AGS Beers Criteria is widely used by clinicians, educators, researchers, healthcare administrators, and regulators. The intention of these guidelines is to: (1) reduce older exposure to potentially inappropriate medications (PIMs) by improving medication selection; (2) educate clinicians and patients; and (3) serve as a tool for evaluating the quality of care, cost, and patterns of drug use in older adults.

 

Michael Steinman, MD is a Staff Physician in Medical Service with the San Francisco VA Health Care System,[RR1]  and a Professor of Medicine at University of California San Francisco. He is also the co-director of the US Deprescribing Research Network, founded in 2019 with a grant from the National Institute on Aging to support and coordinate research into deprescribing. He also co-chairs the Beers Criteria guideline panel.

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Bronchodilator Responsiveness in Tobacco-Exposed People With or Without COPD

July 10, 2023

Dr. Mehrdad Arjomandi and his research colleagues posed the question: Is consistent Bronchodilator responsiveness (BDR) over time (always present) differentially associated with obstructive lung disease features relative to inconsistent (sometimes present) or never (never present) BDR in tobacco-exposed people with or without COPD?

BDR in obstructive lung disease varies over time and may be associated with distinct clinical features.

The research team retrospectively analyzed data from 2,269 tobacco-exposed participants in the Subpopulations and Intermediate Outcome Measures in COPD Study with or without COPD. They used various BDR definitions: change of ≥ 200 mL and ≥ 12% in forced expiratory volume in 1 second BDR (FEV1-BDR), change in forced vital capacity BDR (FVC-BDR), and change in FEV1, FVC or both American Thoracic Society-defined BDR (ATS-BDR).

They discovered that both consistent and inconsistent ATS-BDR were associated with asthma history and greater small airways disease (%parametric response mapping functional small airways disease) relative to never ATS-BDR in participants with GOLD stage 0 disease and the entire cohort.

 

Demonstration of BDR, even once, describes an obstructive lung disease phenotype with a history of asthma and greater small airways disease. Consistent demonstration of BDR indicated a high risk of lung function decline over time in the entire cohort and was associated with higher risk of progression to COPD in patients with GOLD stage 0 disease (visually evident emphysema).

Mehrdad Arjomandi, MD is Professor of Medicine at UCSF and Director of the UCSF Human Exposure Laboratory at San Francisco General Hospital. He is also an Assistant Professor in residence, and Director of Environmental Medicine Clinic at the San Francisco VA Health Care System.

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Using behavioral theory to adapt advance care planning for homeless-experienced older adults in permanent supportive housing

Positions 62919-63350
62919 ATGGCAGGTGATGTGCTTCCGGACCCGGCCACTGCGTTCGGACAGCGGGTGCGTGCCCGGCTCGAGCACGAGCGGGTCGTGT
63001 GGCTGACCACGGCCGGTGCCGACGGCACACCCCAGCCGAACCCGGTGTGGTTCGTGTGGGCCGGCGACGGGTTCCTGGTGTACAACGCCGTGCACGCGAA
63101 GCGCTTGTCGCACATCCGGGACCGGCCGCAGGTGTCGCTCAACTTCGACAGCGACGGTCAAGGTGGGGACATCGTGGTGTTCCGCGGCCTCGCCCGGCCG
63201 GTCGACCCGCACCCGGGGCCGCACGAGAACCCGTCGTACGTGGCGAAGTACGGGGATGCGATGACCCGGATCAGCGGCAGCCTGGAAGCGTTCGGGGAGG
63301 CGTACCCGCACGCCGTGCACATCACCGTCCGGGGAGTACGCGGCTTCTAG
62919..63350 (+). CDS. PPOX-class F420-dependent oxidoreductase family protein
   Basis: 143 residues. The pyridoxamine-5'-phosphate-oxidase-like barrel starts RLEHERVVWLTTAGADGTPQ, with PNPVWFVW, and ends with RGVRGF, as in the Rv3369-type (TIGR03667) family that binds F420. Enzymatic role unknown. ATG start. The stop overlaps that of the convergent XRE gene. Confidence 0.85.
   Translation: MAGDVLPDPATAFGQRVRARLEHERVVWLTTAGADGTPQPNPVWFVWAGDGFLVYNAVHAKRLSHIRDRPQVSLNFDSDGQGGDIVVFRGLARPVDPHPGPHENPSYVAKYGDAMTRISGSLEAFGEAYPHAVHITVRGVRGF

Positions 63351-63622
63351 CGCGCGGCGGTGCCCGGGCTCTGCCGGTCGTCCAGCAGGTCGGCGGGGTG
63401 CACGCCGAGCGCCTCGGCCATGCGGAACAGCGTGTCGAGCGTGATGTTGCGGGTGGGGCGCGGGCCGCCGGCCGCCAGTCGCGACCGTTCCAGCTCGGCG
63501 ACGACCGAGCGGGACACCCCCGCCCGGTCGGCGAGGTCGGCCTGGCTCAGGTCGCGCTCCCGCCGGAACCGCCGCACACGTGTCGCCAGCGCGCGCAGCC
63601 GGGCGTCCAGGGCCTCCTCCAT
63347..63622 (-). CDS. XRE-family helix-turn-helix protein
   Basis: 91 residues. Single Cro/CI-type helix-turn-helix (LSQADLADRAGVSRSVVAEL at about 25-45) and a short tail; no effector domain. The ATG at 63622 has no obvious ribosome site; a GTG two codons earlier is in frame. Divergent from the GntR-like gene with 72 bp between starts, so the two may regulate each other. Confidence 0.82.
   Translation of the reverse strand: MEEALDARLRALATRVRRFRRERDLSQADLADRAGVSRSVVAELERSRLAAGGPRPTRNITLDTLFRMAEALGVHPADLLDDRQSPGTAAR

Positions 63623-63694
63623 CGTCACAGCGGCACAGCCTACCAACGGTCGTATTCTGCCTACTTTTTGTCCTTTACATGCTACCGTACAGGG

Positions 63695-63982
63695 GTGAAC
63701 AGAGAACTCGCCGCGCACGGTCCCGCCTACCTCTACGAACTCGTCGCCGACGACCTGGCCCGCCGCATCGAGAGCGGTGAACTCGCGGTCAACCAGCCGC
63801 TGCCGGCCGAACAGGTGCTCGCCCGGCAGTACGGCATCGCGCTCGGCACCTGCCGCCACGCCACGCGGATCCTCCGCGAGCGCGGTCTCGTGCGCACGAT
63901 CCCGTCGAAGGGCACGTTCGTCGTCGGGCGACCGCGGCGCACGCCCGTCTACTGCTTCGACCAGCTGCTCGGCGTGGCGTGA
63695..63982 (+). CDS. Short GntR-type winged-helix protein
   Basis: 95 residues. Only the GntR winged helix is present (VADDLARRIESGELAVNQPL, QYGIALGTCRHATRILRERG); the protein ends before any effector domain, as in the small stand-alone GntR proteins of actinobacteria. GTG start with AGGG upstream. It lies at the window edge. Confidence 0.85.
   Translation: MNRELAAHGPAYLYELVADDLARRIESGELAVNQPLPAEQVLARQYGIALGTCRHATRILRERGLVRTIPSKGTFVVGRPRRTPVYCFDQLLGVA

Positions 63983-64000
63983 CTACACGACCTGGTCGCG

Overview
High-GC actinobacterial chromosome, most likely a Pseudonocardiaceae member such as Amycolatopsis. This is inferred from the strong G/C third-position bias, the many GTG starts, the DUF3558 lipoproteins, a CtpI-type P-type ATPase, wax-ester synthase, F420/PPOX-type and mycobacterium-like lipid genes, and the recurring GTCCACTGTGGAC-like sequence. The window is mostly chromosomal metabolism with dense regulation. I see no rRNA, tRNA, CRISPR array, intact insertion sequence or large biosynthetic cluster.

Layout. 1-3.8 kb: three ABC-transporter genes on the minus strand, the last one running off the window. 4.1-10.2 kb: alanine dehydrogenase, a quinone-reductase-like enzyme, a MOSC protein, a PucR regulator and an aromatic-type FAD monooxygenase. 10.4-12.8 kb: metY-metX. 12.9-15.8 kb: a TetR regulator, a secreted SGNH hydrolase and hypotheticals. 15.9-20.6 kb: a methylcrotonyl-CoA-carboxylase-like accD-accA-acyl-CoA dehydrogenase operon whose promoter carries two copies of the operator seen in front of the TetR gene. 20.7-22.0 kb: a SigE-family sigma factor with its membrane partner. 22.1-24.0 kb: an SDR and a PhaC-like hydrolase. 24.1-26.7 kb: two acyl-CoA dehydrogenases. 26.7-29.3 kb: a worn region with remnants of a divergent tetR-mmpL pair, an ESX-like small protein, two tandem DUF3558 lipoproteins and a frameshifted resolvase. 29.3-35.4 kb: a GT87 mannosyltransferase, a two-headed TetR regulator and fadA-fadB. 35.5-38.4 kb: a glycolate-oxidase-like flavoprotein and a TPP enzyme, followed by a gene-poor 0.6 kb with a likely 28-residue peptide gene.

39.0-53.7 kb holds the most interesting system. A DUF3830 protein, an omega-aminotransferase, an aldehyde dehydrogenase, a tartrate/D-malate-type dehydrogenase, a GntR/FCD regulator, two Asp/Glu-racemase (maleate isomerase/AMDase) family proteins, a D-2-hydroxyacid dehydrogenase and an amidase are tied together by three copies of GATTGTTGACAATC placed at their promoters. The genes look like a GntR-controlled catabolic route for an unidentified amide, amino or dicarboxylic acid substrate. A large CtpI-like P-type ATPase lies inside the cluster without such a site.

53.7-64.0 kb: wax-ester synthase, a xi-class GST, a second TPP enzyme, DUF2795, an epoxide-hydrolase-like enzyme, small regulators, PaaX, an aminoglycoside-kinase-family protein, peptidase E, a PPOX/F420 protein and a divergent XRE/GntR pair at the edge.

July 6, 2023

Older adults experiencing chronic homelessness (i.e., prolonged homelessness and a disabling condition) have low rates of advance care planning (ACP) despite high rates of morbidity and mortality. Rehousing of homeless-experienced individuals into permanent supportive housing (PSH) may present an opportunity to introduce ACP; but this is unknown.

 

Therefore, NCIRE-supported Investigator Dr. Rebecca Sudore and her cohorts explored staff and resident perceptions of conducting ACP in PSH.

The research team conducted semi-structured interviews with PSH staff and tenants in San Francisco using the capability (C), opportunity (O), motivation (M), behavior (COM-B) framework within the Behavior Change Wheel model and the Theoretical Domains Framework (TDF) to inform interviews, categorize themes, and guide qualitative thematic analysis.

They identified behavioral determinants related to ACP for formerly chronically homeless older adults in PSH. Future interventions should include using easy-to-use ACP materials and developing resources to educate PSH residents, train staff, and model ACP in groups or one-on-one sessions.

 

The results of the study were published in the Journal of the American Geriatric Society.

Rebecca Sudore, MD is a Staff Physician, Geriatrics Service with the SF VA Health Care System, and Professor of Medicine at UCSF.

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Association of Frailty With Risk of Suicide Attempt in a National Cohort of US Veterans Aged 65 Years or Older

June 30, 2023

Is frailty a factor associated with risk for suicide attempts?

This is the question NCIRE-supported Researchers Drs. Kenneth E. Covinsky, W. John Boscardin, and Amy Byers sought to answer in a recent study published in the Journal of the American Medical Association.

The cohort study of nearly 3 million US veterans aged 65 years or older, the investigators found that risk of suicide attempt was higher in patients with all levels of frailty (prefrailty and mild, moderate, and severe frailty) compared with those without frailty. Risk of lethal suicide attempt was associated with lower levels of frailty.

The findings suggest that additional suicide prevention efforts should be directed toward patients with frailty complications associated with risk for suicide attempts and lethality.

 

Kenneth E. Covinsky, MD, MPH is a clinician-researcher in the UCSF Division of Geriatrics. His research seeks to understand the factors that lead to disability in older persons and to improve the quality of life of those with older age disability and their caregivers. He holds the Edmund G. Brown, Sr. Distinguished Professorship in Geriatrics and is Principal Investigator of the UCSF Older Americans Independence Center.

W. John Boscardin, Ph.D. is a biostatistician with a joint appointment as Professor of Medicine and Epidemiology & Biostatistics. His primary roles with the Department of Medicine are as Director of the Statistical Laboratory in the UCSF Division of Geriatrics, Co-leader (with Mike Steinman) of the UCSF Pepper Center Data and Analysis Core, and Co-leader (with Amy Kelley) of the Analytics Core for the UCSF/Mount Sinai DEVELOP AD Research Program Project.

 

Amy Byers, PhD, MPH is a Research Career Scientist at the SFVAHCS, and Professor of Psychiatry & Behavioral Sciences and Medicine (Division of Geriatrics) at UCSF. She leads an independent program and oversees the Byers Lab. The Byers Lab focuses on determining the incidence, prevalence, risk factors, and outcomes of late-life mental health disorders and behaviors, with a focus on late-life suicide and neuropsychiatric disorders using large, epidemiologic, and administrative datasets that include national probability samples, VA data, Centers for Medicare and Medicaid Services data, and national suicide attempt and death data.